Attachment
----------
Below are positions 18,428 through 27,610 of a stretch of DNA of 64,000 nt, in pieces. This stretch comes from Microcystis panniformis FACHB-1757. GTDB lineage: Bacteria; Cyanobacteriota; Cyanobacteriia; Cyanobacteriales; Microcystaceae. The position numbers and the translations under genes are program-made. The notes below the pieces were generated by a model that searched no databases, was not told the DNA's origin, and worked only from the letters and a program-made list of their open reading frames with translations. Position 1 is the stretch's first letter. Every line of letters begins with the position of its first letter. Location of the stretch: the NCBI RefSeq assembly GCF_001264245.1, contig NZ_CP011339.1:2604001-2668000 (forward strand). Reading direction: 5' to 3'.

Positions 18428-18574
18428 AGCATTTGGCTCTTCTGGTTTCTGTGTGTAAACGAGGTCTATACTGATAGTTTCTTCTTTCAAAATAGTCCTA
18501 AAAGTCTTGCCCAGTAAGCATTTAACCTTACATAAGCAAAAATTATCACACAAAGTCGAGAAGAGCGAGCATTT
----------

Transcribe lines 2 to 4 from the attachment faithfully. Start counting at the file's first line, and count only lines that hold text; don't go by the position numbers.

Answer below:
Positions 18428-18574
18428 AGCATTTGGCTCTTCTGGTTTCTGTGTGTAAACGAGGTCTATACTGATAGTTTCTTCTTTCAAAATAGTCCTA
18501 AAAGTCTTGCCCAGTAAGCATTTAACCTTACATAAGCAAAAATTATCACACAAAGTCGAGAAGAGCGAGCATTT